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The Golden Verses Of The Stoic

Seneca and Epictetus refer to the Golden Verses of Pythagoras , which happens to provide a good framework for developing a daily routine, bookended by morning and evening contemplative practices. Zeno of Citium , who founded Stoicism in 301 BC, expressed his doctrines in notoriously terse arguments and concise maxims.  However, Chrysippus, the third head of the Stoic school, wrote over 700 books fleshing these ideas out and adding complex arguments to support them. 

The Effect of Student Engagement

“Imagine a 20 minute lecture where all your students back channel about what you're saying. Outside guests or experts are invited in. Someone acts as a "rudder" to keep the conversation on track. The discussion is displayed on a SMARTboard or with a projector. The chatcast is immediately dumped into a wiki. The rest of the class is devoted to reorganizing the wiki clarifying what was said, answering questions (student to student as well as teacher to student; and don't forget the people, students, teachers, mentors or parents beyond the glass walls of the room) summarizing the big ideas, reframing the discussion in terms of what needs to be explained again and where we're going next. Imagine the possibilities …” -- Terry Friedman, 2008 Talking about bringing Twitter into the classroom. 

In “Pleased to Tweet You,” middle school teacher Kate Messner used a TweetChat with an author and publisher to go along with a book her students had been reading in class. Her students happily chimed in with questions, answered on the screen before their eyes as the teacher tweeted them at the author. The English language teacher followed the children’s favorite authors and students tweeted questions such as “What are your favorite strategies for developing characters’ personalities?” which garnered responses from several published authors.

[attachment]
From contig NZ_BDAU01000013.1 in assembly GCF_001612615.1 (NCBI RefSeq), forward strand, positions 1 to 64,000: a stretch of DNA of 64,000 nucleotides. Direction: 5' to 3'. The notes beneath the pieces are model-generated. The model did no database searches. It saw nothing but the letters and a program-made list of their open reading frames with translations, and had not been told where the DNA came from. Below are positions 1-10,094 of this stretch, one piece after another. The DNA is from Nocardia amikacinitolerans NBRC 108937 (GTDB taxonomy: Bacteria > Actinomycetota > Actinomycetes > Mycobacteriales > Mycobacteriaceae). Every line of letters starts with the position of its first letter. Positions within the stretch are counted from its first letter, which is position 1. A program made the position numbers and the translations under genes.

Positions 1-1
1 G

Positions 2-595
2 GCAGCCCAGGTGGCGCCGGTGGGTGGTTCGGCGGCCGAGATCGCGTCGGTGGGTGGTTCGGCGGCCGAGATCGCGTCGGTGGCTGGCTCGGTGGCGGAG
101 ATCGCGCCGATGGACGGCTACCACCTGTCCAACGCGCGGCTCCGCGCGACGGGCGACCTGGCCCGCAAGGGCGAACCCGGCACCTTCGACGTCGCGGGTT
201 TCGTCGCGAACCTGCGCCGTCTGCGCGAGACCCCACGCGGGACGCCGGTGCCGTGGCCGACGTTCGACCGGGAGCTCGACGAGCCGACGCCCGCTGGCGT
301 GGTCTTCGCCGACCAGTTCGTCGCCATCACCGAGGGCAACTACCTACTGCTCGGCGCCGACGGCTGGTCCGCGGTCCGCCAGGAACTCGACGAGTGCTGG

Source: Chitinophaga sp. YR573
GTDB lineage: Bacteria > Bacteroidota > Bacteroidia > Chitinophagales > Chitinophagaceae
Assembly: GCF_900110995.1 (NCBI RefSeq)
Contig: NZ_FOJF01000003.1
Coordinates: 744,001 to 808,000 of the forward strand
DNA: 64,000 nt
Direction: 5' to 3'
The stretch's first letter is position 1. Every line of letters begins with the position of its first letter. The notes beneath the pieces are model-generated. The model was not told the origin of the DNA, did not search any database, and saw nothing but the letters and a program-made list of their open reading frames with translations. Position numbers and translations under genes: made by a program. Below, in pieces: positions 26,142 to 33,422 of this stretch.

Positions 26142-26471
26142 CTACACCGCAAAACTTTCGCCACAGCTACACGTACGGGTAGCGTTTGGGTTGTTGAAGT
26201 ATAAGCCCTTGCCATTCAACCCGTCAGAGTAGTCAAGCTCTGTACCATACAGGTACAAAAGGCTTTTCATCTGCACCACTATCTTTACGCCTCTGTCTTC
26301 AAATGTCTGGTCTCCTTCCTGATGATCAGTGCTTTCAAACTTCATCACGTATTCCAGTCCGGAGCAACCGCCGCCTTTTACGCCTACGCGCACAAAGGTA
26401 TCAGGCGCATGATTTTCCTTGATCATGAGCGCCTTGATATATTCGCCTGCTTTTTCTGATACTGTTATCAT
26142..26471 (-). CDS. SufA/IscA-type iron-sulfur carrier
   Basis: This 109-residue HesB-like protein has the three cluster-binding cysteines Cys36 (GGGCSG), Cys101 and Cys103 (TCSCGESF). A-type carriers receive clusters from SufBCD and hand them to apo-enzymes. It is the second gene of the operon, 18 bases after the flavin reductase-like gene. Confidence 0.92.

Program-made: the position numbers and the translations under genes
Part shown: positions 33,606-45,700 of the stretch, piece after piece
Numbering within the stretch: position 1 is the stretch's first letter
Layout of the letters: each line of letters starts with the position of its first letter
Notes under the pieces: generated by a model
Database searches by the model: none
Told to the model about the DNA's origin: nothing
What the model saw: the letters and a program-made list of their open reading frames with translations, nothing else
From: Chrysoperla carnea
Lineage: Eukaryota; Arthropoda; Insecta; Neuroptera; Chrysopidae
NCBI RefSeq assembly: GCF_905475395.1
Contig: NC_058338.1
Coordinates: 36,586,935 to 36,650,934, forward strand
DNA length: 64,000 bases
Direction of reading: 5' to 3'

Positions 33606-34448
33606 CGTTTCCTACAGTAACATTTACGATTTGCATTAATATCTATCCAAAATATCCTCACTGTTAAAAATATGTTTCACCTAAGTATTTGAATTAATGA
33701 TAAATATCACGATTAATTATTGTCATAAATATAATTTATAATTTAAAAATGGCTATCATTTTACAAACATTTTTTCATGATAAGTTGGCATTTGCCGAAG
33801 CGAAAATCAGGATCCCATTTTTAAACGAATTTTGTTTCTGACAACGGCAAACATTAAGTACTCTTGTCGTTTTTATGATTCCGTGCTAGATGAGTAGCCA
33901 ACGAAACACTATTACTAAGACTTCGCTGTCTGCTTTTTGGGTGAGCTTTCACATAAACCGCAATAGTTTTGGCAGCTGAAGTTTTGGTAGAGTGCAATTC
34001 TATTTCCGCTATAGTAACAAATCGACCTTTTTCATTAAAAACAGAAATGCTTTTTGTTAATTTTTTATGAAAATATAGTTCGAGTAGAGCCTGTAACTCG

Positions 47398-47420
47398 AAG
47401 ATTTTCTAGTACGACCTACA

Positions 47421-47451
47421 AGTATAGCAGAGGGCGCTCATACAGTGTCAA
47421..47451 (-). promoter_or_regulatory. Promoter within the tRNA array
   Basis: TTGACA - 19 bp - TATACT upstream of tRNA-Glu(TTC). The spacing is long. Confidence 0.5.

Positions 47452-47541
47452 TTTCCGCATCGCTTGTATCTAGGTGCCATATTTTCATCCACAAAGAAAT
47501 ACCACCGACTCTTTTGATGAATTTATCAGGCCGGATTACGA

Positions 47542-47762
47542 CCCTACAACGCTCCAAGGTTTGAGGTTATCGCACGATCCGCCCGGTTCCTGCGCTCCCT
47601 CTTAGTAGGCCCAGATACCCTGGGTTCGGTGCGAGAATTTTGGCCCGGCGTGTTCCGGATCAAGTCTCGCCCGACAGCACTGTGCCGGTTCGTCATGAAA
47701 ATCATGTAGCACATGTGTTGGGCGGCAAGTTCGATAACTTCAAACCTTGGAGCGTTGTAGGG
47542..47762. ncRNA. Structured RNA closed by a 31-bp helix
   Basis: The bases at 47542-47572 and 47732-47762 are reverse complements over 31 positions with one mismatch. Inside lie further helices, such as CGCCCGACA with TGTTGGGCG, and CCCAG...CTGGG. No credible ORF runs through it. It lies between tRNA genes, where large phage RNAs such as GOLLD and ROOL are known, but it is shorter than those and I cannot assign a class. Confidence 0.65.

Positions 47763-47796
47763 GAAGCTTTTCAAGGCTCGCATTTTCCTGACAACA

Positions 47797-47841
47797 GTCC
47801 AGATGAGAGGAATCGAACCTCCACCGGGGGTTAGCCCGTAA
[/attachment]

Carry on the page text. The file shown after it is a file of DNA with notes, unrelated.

Twitter has also been used by some teachers to encourage collaboration across countries. For example, one American class had a conversation on Twitter with a Japanese class while they were studying Japanese world history. Many teachers have also used Twitter to talk to fellow teachers and improve their craft, organizing conversations by subject level such as #musedchat for music teachers and #langchat for foreign language teachers.

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What do you think? Does Twitter have a place in the classroom? How about other new media technology?

mostly by Lindsey Cook

Lindsey Rogers Cook

Senior journalism and computer science student at The University of Georgia Honors Program.

lindzcook@gmail.com; 678-464-7351; @lindzcookwww.digitize-me-captain.com